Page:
History notes

Pelham Square was built in the second half of the nineteeth century, named after Lord Pelham of Stanmer. Work started on the first terrace (on the west side of the square) in 1856.

The square was developed by two Brighton businessmen, Mr Hack and Mr Lynn, who owned the land on which the square is built. Mr Hack, an alderman, lived opposite the square on Trafalgar Street.

Pelham Square wasn’t originally intended as a square. At the west side of the square two houses were tacked on, to make a cul-de-sac instead of a thoroughfare towards the sea.

Comments about this page

  • I am interested in the businesses that were below no. 25 Pelham Square in the 1930s. Especially Adam’s and Broadbridge. I’m involved in an oral history project and it would interest me greatly.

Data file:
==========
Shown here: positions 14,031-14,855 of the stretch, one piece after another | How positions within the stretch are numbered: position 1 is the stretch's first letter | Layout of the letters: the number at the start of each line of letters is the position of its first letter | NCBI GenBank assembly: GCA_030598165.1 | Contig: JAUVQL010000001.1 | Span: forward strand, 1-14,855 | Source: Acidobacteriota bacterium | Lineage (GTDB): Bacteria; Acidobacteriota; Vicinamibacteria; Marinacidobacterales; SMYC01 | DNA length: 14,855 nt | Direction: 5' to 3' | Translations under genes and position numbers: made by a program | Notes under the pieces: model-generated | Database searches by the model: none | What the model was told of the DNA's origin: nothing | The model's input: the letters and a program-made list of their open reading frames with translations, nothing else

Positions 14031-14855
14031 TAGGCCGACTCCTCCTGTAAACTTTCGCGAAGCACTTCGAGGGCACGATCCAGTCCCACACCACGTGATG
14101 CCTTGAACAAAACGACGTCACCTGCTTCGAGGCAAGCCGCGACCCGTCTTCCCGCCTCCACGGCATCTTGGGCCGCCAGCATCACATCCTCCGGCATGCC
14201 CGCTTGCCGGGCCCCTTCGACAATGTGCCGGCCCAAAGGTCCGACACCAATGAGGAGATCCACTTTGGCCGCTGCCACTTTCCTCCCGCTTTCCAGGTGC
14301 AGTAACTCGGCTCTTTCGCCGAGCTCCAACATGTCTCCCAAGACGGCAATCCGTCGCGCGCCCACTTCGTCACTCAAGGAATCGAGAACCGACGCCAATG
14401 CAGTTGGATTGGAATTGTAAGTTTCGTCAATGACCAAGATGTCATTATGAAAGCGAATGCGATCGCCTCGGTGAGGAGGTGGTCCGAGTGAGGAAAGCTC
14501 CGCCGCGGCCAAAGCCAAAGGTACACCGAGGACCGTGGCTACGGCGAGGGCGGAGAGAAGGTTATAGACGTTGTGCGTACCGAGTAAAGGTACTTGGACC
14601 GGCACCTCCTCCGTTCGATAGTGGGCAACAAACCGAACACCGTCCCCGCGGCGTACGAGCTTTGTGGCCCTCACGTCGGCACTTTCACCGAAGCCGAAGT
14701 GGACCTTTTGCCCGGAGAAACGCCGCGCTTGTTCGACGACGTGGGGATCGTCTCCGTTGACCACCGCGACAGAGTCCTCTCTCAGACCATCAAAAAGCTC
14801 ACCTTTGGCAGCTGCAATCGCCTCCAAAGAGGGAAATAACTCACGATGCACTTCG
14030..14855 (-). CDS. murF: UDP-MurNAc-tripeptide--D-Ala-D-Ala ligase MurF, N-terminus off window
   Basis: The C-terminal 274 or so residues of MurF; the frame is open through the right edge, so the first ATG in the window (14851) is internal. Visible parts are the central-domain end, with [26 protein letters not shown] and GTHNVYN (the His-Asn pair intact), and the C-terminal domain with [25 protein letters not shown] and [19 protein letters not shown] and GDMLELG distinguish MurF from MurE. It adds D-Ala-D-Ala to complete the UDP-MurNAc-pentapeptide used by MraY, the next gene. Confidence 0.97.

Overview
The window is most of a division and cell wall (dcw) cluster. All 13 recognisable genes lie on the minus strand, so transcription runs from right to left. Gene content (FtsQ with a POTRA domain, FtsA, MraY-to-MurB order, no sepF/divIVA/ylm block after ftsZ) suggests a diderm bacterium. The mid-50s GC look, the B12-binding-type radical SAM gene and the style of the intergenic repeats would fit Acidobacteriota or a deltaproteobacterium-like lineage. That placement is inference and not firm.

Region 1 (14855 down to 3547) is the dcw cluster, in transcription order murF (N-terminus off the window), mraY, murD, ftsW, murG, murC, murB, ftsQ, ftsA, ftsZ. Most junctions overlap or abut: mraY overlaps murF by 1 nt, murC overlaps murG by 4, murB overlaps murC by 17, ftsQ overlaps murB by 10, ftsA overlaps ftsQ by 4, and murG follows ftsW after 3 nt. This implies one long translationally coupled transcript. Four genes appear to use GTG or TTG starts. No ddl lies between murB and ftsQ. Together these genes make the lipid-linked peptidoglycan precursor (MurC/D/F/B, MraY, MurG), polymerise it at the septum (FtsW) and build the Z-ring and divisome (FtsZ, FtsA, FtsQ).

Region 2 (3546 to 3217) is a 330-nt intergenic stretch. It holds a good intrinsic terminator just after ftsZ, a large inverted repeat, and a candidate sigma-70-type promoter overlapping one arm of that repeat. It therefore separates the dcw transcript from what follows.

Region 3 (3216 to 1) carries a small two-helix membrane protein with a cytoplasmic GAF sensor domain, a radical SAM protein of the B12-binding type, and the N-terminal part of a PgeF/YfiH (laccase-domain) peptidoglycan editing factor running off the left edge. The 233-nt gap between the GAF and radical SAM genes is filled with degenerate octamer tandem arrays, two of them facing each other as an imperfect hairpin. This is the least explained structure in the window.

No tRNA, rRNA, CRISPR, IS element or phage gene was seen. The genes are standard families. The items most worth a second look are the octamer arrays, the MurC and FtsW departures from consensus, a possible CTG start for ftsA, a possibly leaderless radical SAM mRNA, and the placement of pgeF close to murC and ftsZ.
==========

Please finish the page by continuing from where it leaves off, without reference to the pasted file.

By Martin Curtis (09/06/2007)
  • Martin, Telephone Gordon Dean on 01903-605954 and he will tell you all that you wish to know. Gordon lived in Pelham St from the 1930s until 1952. He asked me to get in touch as he doesn’t have a computer.

    By Viv Webb (22/06/2007)
  • I am doing a project on this square, where I need to establish the context of the area and narrow down the history to a specific moment in time. Do you know if Gordon Dean still has the same number or if he would be ok with me getting in contact? [Hello Gaby, so sorry but we would not be able to verify if the gentleman’s number is the same one that is stated or if it appropriate to call, as it it some years ago. With luck you will find a helpful Brightonian who, on reading your request, will reply to you via the website and assist you in your search. Keep checking the pages and Good Luck with the project. Editing Team]  

    By Gaby (15/10/2015)
  • Gaby, if you go to the box  top right on this page there are highly detailed links to Pelham Square provided by residents and researchers, there should be plenty for you to follow up there. It would help contributors to the site if you could be more specific about the purpose of the research you are undertaking.

    By Geoffrey Mead (16/10/2015)

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